Triumph’s Fogarty vs Johnson Speed Triple stunt is selling the same story to the same people. Again.

Triumph ramp up the sales pitch for the new Speed Triple by catering to the established racer crowd.

The Triumph Speed Triple has been called many things since its launch in 1994. With its adoption of the then relatively novel Streetfighter style, it soon gained legendary, ‘hooligan’ status and has been a staple of the naked bike scene ever since. MCN called it a ‘Rottweiler’ and Motorcyclist Online said that it would ‘ grab American riders’ monkey nerves’.

And now it’s on its way back.

The teaser video dropped earlier this month and it was everything you would expect with silhouetted images of the new bike, smoking tyres and lots of aggression. And it had us all excited.

But then Triumph released another video and that excitement has turned into jaded cynicism.

Carl Fogarty is a living legend (we’ve had the pleasure to meet him on several occasions and he’s a thoroughly nice chap), he’s also been the King of the Jungle. And Gary Johnson is one of the most consistent and hard working road racers on the circuit, with a gregarious personality that leaves an impression on everybody that he meets. They’re also both, quite capable of riding the rear tyre off of any motorcycle that Triumph would care to throw their way.


But with the Bonneville Bobber launch already pulling the ‘celebrity’ rider and race schtick this time last year for Triumph, surely the birth and hopeful rejuvenation of what should be the youngest, wildest and most hooligan of all machines in their catalogue deserves something a little bit less… establishment?

In these times of ever-dwindling sales and when the average age of a motorcycle rider is rising rapidly year-on-year, isn’t it time that somebody stopped ‘preaching to the choir’ and started pitching and selling these mad machines to the likes of those who still have the energy and youthful attitude to life (and potential death) to make the best out of them?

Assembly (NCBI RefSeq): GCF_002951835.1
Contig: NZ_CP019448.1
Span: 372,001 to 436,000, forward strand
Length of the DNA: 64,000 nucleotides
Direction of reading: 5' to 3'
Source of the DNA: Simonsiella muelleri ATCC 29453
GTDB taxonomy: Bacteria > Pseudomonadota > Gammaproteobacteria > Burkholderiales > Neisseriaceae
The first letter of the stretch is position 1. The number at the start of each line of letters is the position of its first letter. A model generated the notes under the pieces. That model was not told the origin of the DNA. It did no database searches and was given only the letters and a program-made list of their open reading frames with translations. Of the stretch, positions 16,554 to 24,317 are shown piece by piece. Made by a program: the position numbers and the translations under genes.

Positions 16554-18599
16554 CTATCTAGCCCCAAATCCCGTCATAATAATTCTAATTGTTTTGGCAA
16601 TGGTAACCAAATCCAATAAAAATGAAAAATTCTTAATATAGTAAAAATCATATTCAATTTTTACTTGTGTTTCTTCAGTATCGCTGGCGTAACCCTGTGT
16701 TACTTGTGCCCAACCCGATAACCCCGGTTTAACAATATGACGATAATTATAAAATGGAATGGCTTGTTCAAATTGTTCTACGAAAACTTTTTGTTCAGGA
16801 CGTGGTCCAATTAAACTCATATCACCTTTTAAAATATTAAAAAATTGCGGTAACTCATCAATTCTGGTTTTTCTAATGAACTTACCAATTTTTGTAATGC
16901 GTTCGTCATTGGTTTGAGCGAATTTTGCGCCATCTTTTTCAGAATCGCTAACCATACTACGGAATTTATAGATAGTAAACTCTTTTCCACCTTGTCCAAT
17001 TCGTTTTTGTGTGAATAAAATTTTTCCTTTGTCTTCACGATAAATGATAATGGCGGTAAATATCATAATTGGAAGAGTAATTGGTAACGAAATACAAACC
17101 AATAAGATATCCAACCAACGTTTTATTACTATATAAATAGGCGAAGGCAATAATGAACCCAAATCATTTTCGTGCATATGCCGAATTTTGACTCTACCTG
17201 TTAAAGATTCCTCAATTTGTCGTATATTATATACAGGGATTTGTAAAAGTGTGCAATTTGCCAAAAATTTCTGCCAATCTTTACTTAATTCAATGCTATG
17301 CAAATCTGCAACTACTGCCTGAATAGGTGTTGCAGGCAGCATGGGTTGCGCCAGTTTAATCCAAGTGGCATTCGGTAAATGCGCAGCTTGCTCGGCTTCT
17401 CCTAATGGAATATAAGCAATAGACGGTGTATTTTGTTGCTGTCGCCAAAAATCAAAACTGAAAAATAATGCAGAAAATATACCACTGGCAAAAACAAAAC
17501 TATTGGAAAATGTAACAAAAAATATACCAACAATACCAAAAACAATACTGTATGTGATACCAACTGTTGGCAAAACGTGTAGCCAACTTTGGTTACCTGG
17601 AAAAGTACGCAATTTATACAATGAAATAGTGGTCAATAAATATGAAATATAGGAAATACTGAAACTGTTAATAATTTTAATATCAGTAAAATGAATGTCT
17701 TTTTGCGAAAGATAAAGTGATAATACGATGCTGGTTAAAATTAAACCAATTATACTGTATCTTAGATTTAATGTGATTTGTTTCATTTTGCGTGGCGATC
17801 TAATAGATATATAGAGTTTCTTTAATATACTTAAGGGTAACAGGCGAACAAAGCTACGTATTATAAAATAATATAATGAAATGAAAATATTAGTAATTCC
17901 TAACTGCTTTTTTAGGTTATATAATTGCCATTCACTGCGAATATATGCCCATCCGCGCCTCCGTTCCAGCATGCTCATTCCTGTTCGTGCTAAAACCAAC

When KTM first launched their Super Duke line, the videos they released were loud, brash, angry and showed riders doing ‘very naughty’ things. It’s true to say  – a decade on – that the world has moved on a bit and that it probably wouldn’t be allowed in our modern world (it was already slightly dated with it’s post-grunge soundtrack even upon launch), but it had enthusiasm and excitement that no other commercial for motorcycles has ever seemed to be able to convey since.

Surely that’s precisely the kind of thing that would translate from a poster on a bedroom wall into a wildly miscalculated decision to enter a world of financial pain and into a PCP agreement at the local dealer?

The launch of the renewed Triumph Speed Triple will be a success. Of that we have no doubt.

It’ll be live-streamed on Facebook and there will be all of the usual faces doing the usual things; tweeting out to their peers and echoing the noise within the same channels as they always do. Us probably included; although we’re not expected to be invited to the actual show and will probably be doing it from the comfort of our living rooms via a stuttering live stream and iPhone.

And whilst Triumph are continuing to buck the trend and post solid sales figures, who are we to counter the decisions of the highly-paid marketing managers responsible?

We’re very conscious that we here at MFHQ are starting to sound like a corrupt MP3 files missing vital information from its header file (that’s a bad ‘old scratched record’ simile), but if we can’t start getting ‘the youth’ into these two-wheeled deliverers of happiness by showing them the raw excitement of a naked hooligan bike then what chance do we as an industry have?

That’s nothing against Fogarty or Johnson – in fact at least one of them is younger than the majority of the office here – but with motorcycles starting to actually filter into the social consciousness once more through both the new wave custom scene and more recently the world of Haute Couture, is using motorcyclists to sell motorcycles to motorcyclists the best approach every time?




Oh and for the record – and with the greatest of respect to TT winner Gary Johnson – the answer to Triumph’s ‘Who’s the greatest?’ question is very obviously Carl Fogarty.

(Assuming that Surtees, Rossi or Agostini aren’t in contention).

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